By David Hill, CAPP, MA

A few years ago, I saw Robert Kennedy, Jr., speak at the IPI Conference about “green” issues; I’m not especially green and so it was a bit of a stretch for me. But one of Kennedy’s themes stuck with me—the idea of the emerging green industries and how the U.S. could recapture global industrial leadership by becoming influential in this area.

As IPI contemplates the advent of autonomous vehicles, the most often heard pundit opinion is that self-driving technology will make parking obsolete. Cars will simply drive themselves out to the middle of the Mojave and wait ’til we call them to come and pick us up. There is something in that vision that doesn’t ring true to me.

Two weeks ago, I attended the European Parking Association conference in Rotterdam, and the Euros are all hanging their hats on electric cars. Several of the major European auto manufacturers—that own American labels—and now the Chinese have stated that they will not build petroleum-fueled vehicles after 2030. As I drove around western Europe, I noted the large numbers of public and private EV charging facilities in downtown and suburban areas and the large numbers of people using them. The EPA is putting considerable energy into developing new theory and design to accommodate electric vehicles.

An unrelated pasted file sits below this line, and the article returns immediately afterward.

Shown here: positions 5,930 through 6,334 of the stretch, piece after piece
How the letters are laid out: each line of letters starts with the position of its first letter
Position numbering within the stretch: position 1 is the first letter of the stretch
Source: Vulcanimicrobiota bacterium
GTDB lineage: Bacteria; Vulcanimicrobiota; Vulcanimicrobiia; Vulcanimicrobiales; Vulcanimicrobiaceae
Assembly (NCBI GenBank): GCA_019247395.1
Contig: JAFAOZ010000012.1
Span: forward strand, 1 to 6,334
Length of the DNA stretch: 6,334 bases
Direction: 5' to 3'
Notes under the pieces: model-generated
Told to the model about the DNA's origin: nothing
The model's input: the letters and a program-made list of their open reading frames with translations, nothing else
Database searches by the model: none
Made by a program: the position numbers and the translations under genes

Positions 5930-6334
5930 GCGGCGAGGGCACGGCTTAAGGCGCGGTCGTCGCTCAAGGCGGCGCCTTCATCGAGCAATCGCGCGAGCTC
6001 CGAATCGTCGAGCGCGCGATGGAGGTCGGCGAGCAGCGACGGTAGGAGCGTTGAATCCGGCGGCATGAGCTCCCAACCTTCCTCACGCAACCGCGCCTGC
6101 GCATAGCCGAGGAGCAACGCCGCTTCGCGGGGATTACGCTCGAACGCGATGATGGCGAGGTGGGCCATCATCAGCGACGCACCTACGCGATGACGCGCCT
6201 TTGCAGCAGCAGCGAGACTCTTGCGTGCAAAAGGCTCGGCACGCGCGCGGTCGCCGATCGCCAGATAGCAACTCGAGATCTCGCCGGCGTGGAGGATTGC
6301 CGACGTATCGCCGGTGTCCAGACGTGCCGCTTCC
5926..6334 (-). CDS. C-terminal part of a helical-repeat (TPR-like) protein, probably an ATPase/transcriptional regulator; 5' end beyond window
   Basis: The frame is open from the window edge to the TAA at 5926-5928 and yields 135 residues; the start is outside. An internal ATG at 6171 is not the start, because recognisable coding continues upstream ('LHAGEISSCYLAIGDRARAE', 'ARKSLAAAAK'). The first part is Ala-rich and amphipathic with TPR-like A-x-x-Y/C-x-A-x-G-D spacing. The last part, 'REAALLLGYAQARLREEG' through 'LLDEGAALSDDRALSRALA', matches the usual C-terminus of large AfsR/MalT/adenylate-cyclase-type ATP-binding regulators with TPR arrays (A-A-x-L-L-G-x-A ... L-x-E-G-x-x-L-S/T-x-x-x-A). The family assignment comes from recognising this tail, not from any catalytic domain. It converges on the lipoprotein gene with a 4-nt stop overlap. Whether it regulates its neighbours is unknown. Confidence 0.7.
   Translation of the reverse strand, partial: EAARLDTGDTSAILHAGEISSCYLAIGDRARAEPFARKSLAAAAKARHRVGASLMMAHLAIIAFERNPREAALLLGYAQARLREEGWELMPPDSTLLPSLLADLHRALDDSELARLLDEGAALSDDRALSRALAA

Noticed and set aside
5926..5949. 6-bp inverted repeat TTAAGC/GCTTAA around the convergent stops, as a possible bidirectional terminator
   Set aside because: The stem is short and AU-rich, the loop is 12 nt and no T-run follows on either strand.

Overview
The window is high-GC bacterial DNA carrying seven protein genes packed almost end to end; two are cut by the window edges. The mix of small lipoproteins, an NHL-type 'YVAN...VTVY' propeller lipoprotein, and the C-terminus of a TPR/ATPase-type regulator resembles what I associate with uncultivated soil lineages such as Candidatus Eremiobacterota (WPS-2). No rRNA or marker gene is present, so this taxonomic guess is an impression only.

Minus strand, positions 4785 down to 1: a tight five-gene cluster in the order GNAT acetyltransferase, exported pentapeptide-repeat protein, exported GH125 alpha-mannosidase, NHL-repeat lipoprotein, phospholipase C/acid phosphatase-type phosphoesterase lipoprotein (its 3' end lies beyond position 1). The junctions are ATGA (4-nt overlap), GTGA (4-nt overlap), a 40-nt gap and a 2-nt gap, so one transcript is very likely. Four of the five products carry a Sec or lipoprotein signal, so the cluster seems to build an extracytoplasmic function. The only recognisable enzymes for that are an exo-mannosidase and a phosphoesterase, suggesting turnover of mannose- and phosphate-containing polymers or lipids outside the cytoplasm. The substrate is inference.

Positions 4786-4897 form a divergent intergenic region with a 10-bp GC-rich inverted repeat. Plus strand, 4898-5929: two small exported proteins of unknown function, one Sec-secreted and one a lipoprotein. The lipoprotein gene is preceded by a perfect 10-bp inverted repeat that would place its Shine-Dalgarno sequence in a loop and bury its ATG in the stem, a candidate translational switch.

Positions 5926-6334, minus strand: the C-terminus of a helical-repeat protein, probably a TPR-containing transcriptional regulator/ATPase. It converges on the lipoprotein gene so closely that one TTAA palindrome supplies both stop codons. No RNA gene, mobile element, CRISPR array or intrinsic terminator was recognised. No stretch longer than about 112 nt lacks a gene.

Perhaps we are guessing a bit short and autonomous vehicles and endlessly reducing traffic will not be the end result of the current change cycle; perhaps we will convert to cheap, pollution-free, and locally provided electric energy to fuel our cars, and traffic volumes will expand and not decrease. Then what?

Most of the municipal planners I know are busy planning for the demise of the motor vehicle. Someone better let them know.

David Hill, CAPP, MA, is chief executive officer of Clayton Hill Associates.